According to ABI research, cybersecurity spending for critical infrastructure will increase by almost 10% in 2021, reaching $105.99 billion and adding $9 billion in defense measures. Over the past 20 years, CISOs have largely neglected operational technology and risk in industrial control systems by air gapping network security and physically isolating platforms from unsecured networks.While critical infrastructure has grown to be highly dependent on IT systems, helping to bridge the physical isolation gap, modern security protocols and technology still need to be more broadly implemented as remote access can occur.

Lagging detection and alerts can result in a disaster if confidential information is breached or compromised by foreign adversaries. Any organization leveraging technology to enable operations needs to ensure proper protection protocols are established, ranging from threat detection, preventative controls, and response controls to quickly thwart, contain, and eradicate attacks before potential catastrophes transpire.

Reassess and Review Current Security Measures

First and foremost, this needs to be an area that’s on security teams’ radars and prioritized as a main defense goal. CIOs and CISOs must take a step back and understand that numerous foreign adversaries are conducting state-sponsored hacking programs and possess advanced technical capabilities. Security leaders have to factor in what industry they are in, the customers they work with, and the nature of their business to determine how probable threats are for their organization. While the government may be the top target, it is far from the only one.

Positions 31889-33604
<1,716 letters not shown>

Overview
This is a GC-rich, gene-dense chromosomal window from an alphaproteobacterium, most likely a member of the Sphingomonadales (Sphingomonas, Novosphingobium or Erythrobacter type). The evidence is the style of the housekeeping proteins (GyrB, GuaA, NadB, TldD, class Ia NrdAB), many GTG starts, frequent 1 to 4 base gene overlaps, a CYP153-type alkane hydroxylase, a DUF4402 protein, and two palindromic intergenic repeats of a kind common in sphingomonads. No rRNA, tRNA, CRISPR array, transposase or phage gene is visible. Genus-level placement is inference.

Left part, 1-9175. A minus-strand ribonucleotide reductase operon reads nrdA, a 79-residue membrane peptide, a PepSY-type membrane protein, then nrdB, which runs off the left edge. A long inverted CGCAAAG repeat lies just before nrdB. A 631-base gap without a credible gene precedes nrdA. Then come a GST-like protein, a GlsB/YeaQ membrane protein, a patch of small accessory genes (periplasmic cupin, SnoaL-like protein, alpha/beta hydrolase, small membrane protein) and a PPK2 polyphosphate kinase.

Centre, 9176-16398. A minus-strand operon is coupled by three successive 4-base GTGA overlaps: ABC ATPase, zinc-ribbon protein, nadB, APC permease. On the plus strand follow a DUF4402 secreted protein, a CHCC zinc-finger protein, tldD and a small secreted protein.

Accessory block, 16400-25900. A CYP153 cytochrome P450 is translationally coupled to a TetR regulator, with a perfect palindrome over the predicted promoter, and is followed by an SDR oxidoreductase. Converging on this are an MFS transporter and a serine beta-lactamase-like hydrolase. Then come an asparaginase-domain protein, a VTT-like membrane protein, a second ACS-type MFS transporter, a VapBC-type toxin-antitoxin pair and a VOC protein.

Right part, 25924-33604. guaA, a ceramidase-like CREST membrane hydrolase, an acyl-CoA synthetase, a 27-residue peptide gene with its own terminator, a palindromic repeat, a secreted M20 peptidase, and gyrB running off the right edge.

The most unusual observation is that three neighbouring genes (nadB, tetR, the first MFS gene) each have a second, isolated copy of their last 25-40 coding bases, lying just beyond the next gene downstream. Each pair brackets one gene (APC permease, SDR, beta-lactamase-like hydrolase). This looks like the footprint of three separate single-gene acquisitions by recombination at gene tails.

For any organization that is operating in a cloud environment, it’s critical that visibility is top of mind and that defenses can be comprehensively monitored in real time, particularly as remote work remains in effect. Additionally, a Zero Trust framework is now becoming a necessity, as it implements strict access controls and more effectively secures remote work. In light of increased cybercrime, Zero Trust is a critical component to cybersecurity that sweepingly minimizes user complexities for defense teams and unquestionably improves critical infrastructure sectors. 

Most tactics to date haven’t been radically ingenious and most nations possess similar capabilities to access sensitive data. Some of this may be masqueraded in light of the COVID-19 pandemic, but by and large, these threats and attempts take advantage of vulnerabilities and gaps in security that can be detected by routinely evaluating security posture and establishing parameters that work to alert, mitigate and remove unauthorized access. 

Integrating a Security-First Culture

While foreign state-sponsored cyberattacks occur much more infrequently than professional hackers deploying phishing, malware, or ransomware tactics, they can have far more severe consequences and need to be treated with the utmost seriousness. Foreign adversaries have proven that they have the capabilities and willingness to hack government agencies and public companies to procure significant information, which can be classified as cyberwarfare when coming from another country.  

However, as there is currently a gray area for punishing cyberwarfare, these threats and attacks will continue to loom large for security teams of all types and must be factored into security infrastructure plans moving forward. While CISOs have a primary responsibility for elevating and overseeing security operations, enterprise leaders must take an equally firm approach in creating a security-first culture. Agency directors and CEOs will bolster critical infrastructure defense by actively promoting company-wide security measures that safeguard highly sensitive information.